TODAY'S NEWS

Page County will use local dollars to compensate for state revenue shortfall and keep 2% raises

Page News and Courier

LURAY ― The Page County Board of Supervisors and Page County Public Schools will readjust their spending plans after a state revenue shortfall is jeopardizing pay raises that the boards approved months ago.

County and school officials announced last week that they will give the raises without state funding. Both the county and the local school system used state projections when planning their fiscal 2017 budgets, which went into effect on July 1.

Included in the budgets were a 2-percent pay raise for all county and school employees to be paid for in part by the state. Virginia's fiscal 2017 spending plan earmarks money to go toward raises for state employees and educators ― but only if the revenues align with projections.

Gov. Terry McAuliffe's office announced this month that Virginia collected a record $18 billion in revenue in fiscal 2016 ― $266.3 million below the forecast.

Page County had earmarked about $53,000 to go toward its pay raise for employees. Without matching funds from the state, however, the county will spend an additional $62,000, according to Page County Administrator Amity Moler.

The local school system will readjust its budget to cover $157,000 in state funding that had earmarked to go towards its pay increase.

“Due to certain statutory requirements for the local budget process, local governing bodies had to make budgetary decisions in the spring, including decisions on whether to make commitments to employees by incorporating anticipated state dollars for compensation increases into those local budgets,” Executive Director of the the Virginia Association of Counties Dean Lynch said in a July 14 letter to McAuliffe. “Now that these state dollars are likely to be reallocated to mitigate the projected revenue shortfall, localities are placed in the difficult position of having to replace these state funds with local dollars.”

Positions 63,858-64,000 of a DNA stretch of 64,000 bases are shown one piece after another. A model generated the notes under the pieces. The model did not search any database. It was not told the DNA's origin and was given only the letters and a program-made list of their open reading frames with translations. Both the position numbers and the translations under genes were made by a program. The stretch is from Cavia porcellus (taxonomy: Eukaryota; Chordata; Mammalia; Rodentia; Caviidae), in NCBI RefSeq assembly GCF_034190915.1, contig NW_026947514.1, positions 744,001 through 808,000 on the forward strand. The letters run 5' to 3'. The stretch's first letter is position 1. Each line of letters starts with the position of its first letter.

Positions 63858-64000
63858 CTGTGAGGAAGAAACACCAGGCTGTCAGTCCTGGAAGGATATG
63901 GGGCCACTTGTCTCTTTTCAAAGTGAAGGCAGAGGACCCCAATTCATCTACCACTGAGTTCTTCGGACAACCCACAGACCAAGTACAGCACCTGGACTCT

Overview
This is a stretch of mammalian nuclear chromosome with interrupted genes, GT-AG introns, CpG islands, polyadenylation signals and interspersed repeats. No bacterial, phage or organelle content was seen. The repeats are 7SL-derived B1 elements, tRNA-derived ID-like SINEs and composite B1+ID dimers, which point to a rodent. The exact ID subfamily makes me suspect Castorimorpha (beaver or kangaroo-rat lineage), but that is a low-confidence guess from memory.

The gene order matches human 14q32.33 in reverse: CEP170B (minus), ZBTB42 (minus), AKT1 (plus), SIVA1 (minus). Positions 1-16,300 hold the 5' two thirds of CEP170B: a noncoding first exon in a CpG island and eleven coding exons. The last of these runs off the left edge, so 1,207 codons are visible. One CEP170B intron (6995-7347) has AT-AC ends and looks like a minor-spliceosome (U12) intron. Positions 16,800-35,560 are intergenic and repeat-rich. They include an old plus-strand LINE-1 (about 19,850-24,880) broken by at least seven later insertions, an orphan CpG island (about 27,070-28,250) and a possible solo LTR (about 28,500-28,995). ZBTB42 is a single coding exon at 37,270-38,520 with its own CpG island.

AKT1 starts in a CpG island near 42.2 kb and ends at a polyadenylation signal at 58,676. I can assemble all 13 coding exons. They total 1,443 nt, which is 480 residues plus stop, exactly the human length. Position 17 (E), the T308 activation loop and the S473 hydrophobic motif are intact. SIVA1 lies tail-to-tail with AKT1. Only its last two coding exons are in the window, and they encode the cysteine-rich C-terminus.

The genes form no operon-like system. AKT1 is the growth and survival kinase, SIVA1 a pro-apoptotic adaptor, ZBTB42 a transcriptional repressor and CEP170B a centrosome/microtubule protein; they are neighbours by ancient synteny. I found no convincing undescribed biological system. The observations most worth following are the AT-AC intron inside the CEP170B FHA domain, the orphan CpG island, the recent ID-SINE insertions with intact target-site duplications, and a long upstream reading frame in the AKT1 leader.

While some school divisions and localities have announced that they will scrap pay raises if state funding falls through, both Page County and the local school system said they will make up the difference.

The local school system, according to Superintendent Donna Whitley-Smith, already signed contracts for the 2016-17 school year based on the pay increases.

Additionally, added Moler, the pay hikes were already reflected in the county's last pay cycle.

“Once the raise has gone into effect, how do you go back and then take that away [from employees]?” said Moler.

Supervisors as well as the school board will need to readjust their approved spending plans in order to accommodate the raises. The Page County Board of Supervisors will likely pull the additional funding from its reserve, said Moler, but supervisors will need to vote on the proposal. The local school system will likely make up the difference by cutting about 25 percent in supplies spending.

Another estimate of the state's general fund revenues is expected to be completed by Sept. 1.



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